Insulin treatment achieves better results in patients with recent onset type 2 diabetes than does therapy with glibenclamide.
A group of researchers led by Dr Micheal Alvarsson from the Karolinska Hospital, Stockholm, Sweden, evaluated the effect of treatment with insulin compared with glibenclamide. A total of 39 patients with newly diagnosed islet cell antibody-negative type 2 diabetes were monitored over a period of 2 years for beta-cell function, glycemic control and quality of life. Patients were randomized to either premixed 30% soluble and 70% NPH insulin or glibenclamide (3.5-10.5mg daily). Tests to measure glucagon-stimulated C-peptide concentrations were performed once per year 2-3 days after temporary cessation of treatment.
The researchers found that the glucagon-stimulated C-peptide response in the insulin treatment group increased after 1 year by 0.14±0.08nmol/L, but decreased by 0.12±0.08nmol/L in patients in the glibenclamide group (p<0.02). After 2 years, fasting insulin levels in the insulin treatment group were higher than in the glibenclamide group (p=0.02). Both groups experienced a significantl decrease in HbA1c concentrations during the first year. By the end of the second year, however, HbA1c concentrations in the glibenclamide group had increased (p <0.01), but not in the insulin treatment group. A patient questionnaire indicated similar quality of life for both treatment regimens.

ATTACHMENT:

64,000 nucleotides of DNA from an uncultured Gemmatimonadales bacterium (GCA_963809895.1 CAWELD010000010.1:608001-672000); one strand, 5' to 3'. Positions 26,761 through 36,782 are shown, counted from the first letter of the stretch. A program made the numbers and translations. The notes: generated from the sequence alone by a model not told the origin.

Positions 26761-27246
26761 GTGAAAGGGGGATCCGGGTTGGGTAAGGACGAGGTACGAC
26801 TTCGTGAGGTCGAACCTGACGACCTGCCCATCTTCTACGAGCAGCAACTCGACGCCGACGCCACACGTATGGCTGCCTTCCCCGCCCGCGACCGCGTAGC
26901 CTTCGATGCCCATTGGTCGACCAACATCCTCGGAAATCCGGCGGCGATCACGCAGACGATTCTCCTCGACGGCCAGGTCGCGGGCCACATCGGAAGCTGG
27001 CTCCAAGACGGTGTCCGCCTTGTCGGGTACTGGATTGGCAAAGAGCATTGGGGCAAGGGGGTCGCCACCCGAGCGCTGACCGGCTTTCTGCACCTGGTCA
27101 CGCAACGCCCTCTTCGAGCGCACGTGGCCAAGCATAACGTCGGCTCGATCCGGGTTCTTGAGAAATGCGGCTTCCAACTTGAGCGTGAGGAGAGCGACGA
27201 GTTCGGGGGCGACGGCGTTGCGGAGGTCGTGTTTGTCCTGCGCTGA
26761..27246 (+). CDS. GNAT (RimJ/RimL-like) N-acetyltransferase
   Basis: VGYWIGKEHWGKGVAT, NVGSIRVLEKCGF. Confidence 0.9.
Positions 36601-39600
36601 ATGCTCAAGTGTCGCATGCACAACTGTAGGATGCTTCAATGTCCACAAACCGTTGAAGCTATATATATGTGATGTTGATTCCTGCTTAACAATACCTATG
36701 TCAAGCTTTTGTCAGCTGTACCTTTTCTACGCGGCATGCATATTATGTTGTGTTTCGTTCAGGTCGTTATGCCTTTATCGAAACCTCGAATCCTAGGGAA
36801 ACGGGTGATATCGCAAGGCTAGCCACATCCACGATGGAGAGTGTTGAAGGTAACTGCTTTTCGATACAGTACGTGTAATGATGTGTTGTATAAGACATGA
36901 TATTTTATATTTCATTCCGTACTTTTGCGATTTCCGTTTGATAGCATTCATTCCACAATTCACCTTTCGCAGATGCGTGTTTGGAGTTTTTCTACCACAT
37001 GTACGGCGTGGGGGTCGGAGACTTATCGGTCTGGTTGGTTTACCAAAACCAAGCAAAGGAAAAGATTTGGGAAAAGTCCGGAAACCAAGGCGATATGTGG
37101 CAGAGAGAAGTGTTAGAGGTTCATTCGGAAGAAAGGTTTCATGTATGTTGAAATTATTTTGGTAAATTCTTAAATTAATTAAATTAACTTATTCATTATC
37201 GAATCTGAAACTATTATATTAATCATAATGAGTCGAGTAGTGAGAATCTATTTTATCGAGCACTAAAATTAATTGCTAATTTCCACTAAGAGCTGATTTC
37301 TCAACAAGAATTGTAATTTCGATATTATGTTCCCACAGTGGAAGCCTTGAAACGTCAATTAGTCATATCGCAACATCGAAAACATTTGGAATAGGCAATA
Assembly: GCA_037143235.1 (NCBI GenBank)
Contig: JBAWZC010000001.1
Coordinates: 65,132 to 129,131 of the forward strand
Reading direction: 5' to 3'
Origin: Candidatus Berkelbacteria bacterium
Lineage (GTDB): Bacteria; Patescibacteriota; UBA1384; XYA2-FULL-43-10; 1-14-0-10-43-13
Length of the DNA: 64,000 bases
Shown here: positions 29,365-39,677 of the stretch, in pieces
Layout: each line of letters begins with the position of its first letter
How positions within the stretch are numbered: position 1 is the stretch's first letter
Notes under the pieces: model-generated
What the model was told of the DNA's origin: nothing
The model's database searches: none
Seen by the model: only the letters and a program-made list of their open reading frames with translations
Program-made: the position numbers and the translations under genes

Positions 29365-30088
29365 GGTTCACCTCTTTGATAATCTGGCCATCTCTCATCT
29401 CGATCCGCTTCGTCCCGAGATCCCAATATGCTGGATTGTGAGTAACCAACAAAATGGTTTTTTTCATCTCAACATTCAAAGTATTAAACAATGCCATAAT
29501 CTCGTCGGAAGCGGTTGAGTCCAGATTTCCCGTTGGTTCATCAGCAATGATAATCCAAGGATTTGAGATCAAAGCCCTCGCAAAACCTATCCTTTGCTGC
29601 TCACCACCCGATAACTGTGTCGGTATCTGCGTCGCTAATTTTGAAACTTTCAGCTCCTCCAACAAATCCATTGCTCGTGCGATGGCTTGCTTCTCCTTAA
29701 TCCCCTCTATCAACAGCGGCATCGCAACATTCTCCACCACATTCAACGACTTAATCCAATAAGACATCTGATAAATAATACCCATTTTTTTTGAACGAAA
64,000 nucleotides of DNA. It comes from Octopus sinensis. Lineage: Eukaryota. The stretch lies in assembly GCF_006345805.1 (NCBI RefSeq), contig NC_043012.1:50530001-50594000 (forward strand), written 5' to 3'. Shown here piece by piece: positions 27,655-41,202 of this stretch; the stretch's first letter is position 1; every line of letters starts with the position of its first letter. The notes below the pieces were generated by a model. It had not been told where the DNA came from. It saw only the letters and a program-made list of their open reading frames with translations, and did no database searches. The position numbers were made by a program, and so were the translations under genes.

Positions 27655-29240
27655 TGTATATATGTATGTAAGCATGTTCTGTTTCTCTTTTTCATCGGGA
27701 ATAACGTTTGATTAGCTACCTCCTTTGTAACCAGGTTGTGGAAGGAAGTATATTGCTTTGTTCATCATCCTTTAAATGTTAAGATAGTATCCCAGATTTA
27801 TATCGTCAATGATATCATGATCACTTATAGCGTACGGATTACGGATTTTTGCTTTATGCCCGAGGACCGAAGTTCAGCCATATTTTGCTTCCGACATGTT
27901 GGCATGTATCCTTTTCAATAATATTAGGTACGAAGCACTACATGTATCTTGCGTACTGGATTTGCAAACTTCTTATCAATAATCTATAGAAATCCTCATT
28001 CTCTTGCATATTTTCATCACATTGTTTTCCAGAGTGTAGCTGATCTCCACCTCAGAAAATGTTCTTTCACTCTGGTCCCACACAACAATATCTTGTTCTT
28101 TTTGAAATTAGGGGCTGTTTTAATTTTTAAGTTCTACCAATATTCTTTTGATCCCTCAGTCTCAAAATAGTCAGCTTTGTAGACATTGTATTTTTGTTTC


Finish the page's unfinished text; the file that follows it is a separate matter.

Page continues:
The researchers conclude that early treatment with insulin in patients with type 2 diabetes prolongs endogenous insulin secretion and promotes increased metabolic control, compared with glibenclamide.
Commenting on the findings, Dr. Alvarsson said that"if further studies corroborate and extend our results, this could lead to an earlier use of insulin in the treatment of type 2 diabetes mellitus."
If insulin treatment was started even earlier, he added, "we might have seen more lasting effects of insulin on beta-cell function." Diabetes Care 2003;26:2231-7
Did YOU KNOW:
Researchers have reported that overweight elderly women are more likely than those who remain slim to suffer Alzheimer’s disease. This study provides the first significant evidence linking the growing obesity pandemic with the obesity pandemic with the increasingly common brain disorder (Arch Intern Med 2003 Jul 14: 163: 1524-08). The study, which followed several hundred elderly Swedish people for 18 years showed that women who were heavy at age 70 yr were clearly more likely to develop Alzheimer’s disease in their eighties.